Boy has marriage been on my heart and on my pastoral schedule a lot lately. I have seen an increase in the number of marriages that are on the rocks over the past year or so, and I think that is due at least partially to the economy. When everyone was refinancing their mortgage every two years to buy new cars and take vacations (like their home was an ATM machine), and receiving bonuses for showing up to work on time on a semi-consistent basis it masked significant issues between husband and wife. Now, though, the economic security has been removed from many and with it the salve on the wounds of many a marriage.
With that said, I actually think the economic crisis is in reality a good thing for marriages, even marriages that are struggling! That might sound weird, but bear with me. The problems that many marriages are facing didn’t just show up when there was more month than money; the financial stress just brought to the front problems that were hidden. The cracks in the foundation were already there, they were just under the carpet! Now, though, they have come to the surface and refuse to be ignored. If that’s you, it’s good to remember a couple of important principles when your marriage is rocky:
- You aren’t experiencing anything that is totally out of the ordinary. In fact what you most likely have is a bad case of the normals! Trust me, there are plenty of couples who are struggling with issues that are similar to yours. As the Preacher says in Ecclesiastes 1:9, “there is nothing new under the sun.” Your marriage is almost certainly not broken in a way that someone has not worked through to build a successful and happy relationship. That’s not to make light of sometimes serious issues, but it is to say that if they could solve it you can too.
- While it is never fun to deal with problems in life, when the cracks in the foundation show up at least you can identify the problems and then work on making them better. When things lurk under the surface there is seldom true joy, but nothing to put your finger on. Now at least it’s identifiable and therefore solvable.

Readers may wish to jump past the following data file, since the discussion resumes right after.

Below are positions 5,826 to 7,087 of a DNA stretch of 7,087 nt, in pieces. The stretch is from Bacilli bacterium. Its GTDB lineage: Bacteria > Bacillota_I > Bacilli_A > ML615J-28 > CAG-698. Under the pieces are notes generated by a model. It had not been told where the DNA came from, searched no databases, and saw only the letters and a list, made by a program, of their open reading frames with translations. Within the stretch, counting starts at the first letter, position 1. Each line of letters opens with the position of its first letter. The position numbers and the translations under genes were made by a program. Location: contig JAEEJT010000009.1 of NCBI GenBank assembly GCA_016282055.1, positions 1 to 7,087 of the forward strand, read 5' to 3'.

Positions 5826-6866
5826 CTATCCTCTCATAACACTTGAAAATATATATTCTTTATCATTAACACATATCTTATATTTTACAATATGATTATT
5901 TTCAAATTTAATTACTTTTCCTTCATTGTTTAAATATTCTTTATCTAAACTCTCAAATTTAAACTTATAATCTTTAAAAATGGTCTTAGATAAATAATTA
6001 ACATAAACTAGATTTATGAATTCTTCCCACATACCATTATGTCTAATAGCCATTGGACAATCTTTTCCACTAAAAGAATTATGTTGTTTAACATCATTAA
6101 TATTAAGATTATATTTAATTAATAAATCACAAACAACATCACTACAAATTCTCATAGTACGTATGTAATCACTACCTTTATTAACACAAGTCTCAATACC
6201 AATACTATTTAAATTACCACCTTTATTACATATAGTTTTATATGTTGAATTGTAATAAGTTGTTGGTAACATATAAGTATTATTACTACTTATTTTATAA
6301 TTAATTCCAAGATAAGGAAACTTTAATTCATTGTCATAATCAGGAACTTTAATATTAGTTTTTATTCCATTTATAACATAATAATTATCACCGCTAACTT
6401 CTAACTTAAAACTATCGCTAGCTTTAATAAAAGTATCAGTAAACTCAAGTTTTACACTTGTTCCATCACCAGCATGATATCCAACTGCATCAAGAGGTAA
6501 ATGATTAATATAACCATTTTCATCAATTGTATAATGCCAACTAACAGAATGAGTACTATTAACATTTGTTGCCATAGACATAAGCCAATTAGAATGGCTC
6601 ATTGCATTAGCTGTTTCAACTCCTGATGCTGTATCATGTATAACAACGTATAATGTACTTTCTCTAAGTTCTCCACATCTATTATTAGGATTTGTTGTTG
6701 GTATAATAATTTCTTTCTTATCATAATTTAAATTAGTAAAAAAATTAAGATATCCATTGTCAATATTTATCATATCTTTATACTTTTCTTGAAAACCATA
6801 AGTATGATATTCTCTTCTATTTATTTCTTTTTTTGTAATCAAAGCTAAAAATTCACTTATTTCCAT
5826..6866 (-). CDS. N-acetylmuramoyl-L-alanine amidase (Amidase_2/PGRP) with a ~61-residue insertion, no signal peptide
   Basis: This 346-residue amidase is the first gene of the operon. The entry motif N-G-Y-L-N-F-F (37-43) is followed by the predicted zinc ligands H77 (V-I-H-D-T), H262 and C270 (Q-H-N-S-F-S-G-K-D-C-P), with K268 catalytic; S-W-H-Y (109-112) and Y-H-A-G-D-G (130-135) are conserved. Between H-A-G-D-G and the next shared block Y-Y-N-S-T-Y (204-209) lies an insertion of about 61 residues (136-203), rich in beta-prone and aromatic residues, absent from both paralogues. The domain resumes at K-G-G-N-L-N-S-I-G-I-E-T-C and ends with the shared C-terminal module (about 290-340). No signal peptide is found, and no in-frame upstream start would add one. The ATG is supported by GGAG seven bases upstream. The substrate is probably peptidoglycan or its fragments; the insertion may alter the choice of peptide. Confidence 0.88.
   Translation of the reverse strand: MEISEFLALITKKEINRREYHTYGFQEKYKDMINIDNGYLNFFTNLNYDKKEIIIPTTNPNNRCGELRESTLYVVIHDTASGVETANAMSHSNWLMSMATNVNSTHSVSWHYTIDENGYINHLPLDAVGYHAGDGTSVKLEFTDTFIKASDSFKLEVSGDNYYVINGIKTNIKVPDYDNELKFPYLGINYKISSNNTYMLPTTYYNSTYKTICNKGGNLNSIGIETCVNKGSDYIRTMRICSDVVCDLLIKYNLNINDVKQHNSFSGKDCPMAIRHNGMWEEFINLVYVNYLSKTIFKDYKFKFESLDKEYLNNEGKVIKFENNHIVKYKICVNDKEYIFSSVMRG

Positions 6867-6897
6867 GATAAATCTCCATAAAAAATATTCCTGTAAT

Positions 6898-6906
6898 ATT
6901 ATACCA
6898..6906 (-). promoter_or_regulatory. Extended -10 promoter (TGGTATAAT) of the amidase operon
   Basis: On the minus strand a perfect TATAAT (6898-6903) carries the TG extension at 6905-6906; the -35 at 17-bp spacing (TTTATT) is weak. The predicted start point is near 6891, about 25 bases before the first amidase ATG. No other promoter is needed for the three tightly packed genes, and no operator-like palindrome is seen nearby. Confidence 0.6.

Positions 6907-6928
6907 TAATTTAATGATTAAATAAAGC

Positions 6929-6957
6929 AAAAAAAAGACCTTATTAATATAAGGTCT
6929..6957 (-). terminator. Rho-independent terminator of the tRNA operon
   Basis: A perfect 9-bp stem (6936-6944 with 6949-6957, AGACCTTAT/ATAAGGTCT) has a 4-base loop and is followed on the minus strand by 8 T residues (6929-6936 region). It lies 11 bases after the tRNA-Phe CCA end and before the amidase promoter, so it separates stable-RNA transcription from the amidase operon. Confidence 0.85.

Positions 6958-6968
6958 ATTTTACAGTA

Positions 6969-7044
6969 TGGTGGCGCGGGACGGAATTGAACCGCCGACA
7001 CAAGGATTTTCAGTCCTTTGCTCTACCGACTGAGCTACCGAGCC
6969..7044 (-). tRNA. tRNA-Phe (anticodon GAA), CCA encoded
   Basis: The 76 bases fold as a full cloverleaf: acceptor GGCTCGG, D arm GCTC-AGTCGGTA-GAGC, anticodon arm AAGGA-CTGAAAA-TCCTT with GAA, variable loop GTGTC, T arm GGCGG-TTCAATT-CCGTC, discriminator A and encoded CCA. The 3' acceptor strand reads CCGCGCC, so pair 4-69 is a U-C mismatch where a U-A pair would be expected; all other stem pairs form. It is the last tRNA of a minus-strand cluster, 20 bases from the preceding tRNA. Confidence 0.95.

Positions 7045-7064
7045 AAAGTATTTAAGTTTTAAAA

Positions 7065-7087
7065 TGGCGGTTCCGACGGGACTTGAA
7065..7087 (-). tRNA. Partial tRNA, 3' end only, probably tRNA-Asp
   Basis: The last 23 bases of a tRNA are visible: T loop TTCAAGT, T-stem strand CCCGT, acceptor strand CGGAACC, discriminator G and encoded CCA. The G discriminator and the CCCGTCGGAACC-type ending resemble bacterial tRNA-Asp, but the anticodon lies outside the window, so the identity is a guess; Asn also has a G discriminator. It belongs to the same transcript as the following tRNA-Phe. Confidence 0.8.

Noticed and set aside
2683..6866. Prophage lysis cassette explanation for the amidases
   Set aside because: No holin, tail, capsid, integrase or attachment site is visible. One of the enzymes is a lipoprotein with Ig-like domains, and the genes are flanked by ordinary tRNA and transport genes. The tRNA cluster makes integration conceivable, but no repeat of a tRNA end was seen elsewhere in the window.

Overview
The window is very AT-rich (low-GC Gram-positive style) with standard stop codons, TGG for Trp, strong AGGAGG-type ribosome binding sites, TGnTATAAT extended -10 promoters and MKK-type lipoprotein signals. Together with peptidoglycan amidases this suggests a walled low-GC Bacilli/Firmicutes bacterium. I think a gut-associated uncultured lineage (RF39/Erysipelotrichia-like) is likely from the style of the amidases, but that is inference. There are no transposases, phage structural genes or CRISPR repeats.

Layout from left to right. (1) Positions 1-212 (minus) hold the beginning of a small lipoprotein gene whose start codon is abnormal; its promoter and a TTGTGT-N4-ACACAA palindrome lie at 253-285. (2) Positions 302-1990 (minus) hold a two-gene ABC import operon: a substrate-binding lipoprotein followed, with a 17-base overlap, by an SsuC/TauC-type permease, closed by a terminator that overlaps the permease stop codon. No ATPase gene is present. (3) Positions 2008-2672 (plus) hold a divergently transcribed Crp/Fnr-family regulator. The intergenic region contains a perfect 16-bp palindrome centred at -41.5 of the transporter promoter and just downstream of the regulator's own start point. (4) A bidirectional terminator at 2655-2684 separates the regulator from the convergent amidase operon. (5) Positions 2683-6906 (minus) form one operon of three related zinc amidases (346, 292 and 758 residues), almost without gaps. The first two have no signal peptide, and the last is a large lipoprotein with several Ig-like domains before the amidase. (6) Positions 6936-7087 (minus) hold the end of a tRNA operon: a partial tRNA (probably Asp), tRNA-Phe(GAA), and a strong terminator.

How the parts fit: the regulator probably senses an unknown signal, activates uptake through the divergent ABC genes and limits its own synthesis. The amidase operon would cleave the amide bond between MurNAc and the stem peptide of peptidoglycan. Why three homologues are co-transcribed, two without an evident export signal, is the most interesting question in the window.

So if you’re sick of “Saturday Night at the Fights” in your marriage, it’s time to make changes in the way you treat your spouse, marriage, children, etc. to change the dynamic. And even if you’re not experiencing the terrible screaming matches, pulling your relationship out of the doldrums is possible if you’ll commit yourself to the process of improvement and stick it out no matter what. No one ever gets married looking to get divorced, so let’s get after the process of making it better!
STEP 1: GET OVER THE MISGUIDED IDEAS
Nothing stands in the way of marital improvement like preconceived notions. This is especially true of ideas of marriage that are ludicrous but so prevalent in our media that we believe the lies. Some of the more misguided ideas I have experienced or seen people fall prey to include:
- The “sitcom” mentality: Thinking that all problems get solved in 30 minutes with two commercial breaks. We’ve been programmed to see all problems as simple and all solutions as quick and easy. News flash: life ain’t like that! Cliff Huxtable (the favorite TV dad of all time…) may have been able to do that…but he wasn’t real! It took you years to get into this mess; likely it will not be fixed overnight.